Caren White is a Master Gardener and instructor at Home Gardeners School. She has been associated with Rutgers Gardens for over a decade.
What is Cast Iron Plant?
Cast iron plant (Aspidistra elatior) is native to Taiwan and southern Japan. It is related to asparagus. Like asparagus, it grows from an underground rhizome. The leaves grow directly from the rhizome rather than from vertical stems.
The plant earned its name “cast iron plant” because it thrives on neglect. It happily lives in the dark corners of your home or patio, rarely requiring water. In fact, if you forget to water it and the rhizome becomes dried out, you can bring the plant back to life simply by watering it and rehydrating the rhizome which will then start growing new leaves.
Cast iron plants grow to 24 inches tall and 24 inches wide with dark green leaves. Newer cultivars have white and green variegated leaves, yellow and green striped leaves or white tipped leaves.
The plants’ flowers are difficult to see because they develop at the base of the leaves. They are a cream color with maroon coloring inside. Bloom time is early summer. You will not see seeds on your plants because the flowers are only pollinated by fungus gnats that are native to Taiwan and southern Japan.
How to Grow Cast Iron Plants Outdoors
Cast iron plants are hardy in zones 6 – 11 so they can be grown outdoors year-round in those areas. They are shade plants. If you plant them in the sun, the leaves will first scorch (turn yellow then brown) and then die. Find a shady corner in your garden or on your patio if growing in containers. The north side of your home should provide enough shade to keep your plants happy.
Cast iron plants are not fussy about soil as long as it is well-draining. Overly wet soil or over-watering will result in root rot which will kill your plant. Let the soil dry out between waterings. Use your finger to determine if the top one inch is dry. If so, then it’s time to water again.
Cast iron plants are heavy feeders which means that they need a lot of nutrients. Plan on fertilizing your plant every two weeks with a liquid all-purpose fertilizer during the spring and summer growing seasons. You can use a time release fertilizer in place of the liquid fertilizer to save time. There is no need to fertilize during the fall and winter when the plant is resting. Don’t worry if you don’t see a lot of growth after fertilizing. You don’t need more fertilizer. Cast iron plants grow very slowly.
How to Grow Cast Iron Plants Indoors
Cast iron plants can also be grown as a houseplant whether you live north of its hardiness zone or not. They are shade plants so they are perfect for a dark corner where nothing else will grow or in a room with north facing windows. They also don’t mind a dry environment, a problem with other houseplants for which you need to either mist or create a humidity tray. Cast iron plants don’t care how dry your house is.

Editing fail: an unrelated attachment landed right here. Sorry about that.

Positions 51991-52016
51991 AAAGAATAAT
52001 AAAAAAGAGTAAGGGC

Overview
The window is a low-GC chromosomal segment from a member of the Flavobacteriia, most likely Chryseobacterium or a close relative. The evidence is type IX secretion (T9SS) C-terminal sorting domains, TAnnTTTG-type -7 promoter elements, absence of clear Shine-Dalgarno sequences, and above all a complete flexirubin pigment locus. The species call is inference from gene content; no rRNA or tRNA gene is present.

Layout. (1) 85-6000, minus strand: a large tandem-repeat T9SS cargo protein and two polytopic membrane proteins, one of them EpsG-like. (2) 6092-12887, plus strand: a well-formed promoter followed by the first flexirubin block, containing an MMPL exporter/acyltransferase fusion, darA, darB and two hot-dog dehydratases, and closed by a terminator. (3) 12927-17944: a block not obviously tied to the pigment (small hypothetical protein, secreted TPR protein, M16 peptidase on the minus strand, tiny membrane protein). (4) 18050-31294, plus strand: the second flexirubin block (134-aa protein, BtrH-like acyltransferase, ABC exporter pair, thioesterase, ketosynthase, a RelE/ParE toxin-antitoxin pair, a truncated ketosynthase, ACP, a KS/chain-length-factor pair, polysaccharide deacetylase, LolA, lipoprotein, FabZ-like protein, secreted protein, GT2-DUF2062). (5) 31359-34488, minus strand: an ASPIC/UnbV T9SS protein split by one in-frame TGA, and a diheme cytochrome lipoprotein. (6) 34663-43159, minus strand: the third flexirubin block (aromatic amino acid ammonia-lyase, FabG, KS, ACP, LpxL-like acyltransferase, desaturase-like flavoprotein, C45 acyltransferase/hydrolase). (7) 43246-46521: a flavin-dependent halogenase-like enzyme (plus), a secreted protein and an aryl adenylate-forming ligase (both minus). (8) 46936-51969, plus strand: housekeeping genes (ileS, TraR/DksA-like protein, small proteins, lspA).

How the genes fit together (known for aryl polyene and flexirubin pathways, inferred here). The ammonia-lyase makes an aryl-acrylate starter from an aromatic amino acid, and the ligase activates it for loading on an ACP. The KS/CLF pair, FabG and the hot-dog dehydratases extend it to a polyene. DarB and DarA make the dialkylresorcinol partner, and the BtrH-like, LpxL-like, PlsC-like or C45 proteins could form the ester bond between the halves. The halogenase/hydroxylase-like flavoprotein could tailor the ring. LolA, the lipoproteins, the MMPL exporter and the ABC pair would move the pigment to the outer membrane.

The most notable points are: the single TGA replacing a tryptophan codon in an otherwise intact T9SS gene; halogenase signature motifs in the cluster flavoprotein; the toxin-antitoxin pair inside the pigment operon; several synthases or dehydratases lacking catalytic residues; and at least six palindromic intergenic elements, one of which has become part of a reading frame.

They do care about soil. Make sure that the potting soil you are using has a pH of 5.5 to 6.5 and drains well. The pot you use must have a drainage hole. Over-watering or waterlogged soil caused by lack of drainage will result in root rot which will kill your plant. Wait until the top inch of the soil is dry before you water.
Cast iron plants are heavy feeders. They need lots of fertilizer. Unfortunately, one of the facts of life when growing plants in pots is that every time you water, you are leaching nutrients from the soil. Use a time release fertilizer or water every two weeks with a liquid all-purpose fertilizer. You can fertilize less frequently during the winter when the plants are resting.
Don’t expect to see a lot of growth on your plant. Cast iron plants grow very slowly. In fact, you may only have to repot your plants into larger pots every 4 or 5 years. You will know it is time to repot when you see roots growing over the edge of the pot. Repotting should be done in the spring when the plants have resumed growing after their winter rest.
How to Divide Cast Iron Plants
While you are repotting your plant is an ideal time to divide it if you want more plants or want to share with friends. Just break apart the rhizomes. Make sure that each piece of rhizome has roots and at least two leaves attached. Repot the new pieces in fresh potting soil and water well. Keep your new divisions moist and warm. When you see new growth, you will know that your division is growing new roots and can now be treated like any other houseplant.
© 2020 Caren White
Caren White (author) on June 14, 2020:
I'm glad that you found it helpful.
Danny from India on June 13, 2020:
Caren, this is a very interesting piece related to gardening. I wasn't aware of such a method. Will try at my place as I am into indoor gardening too.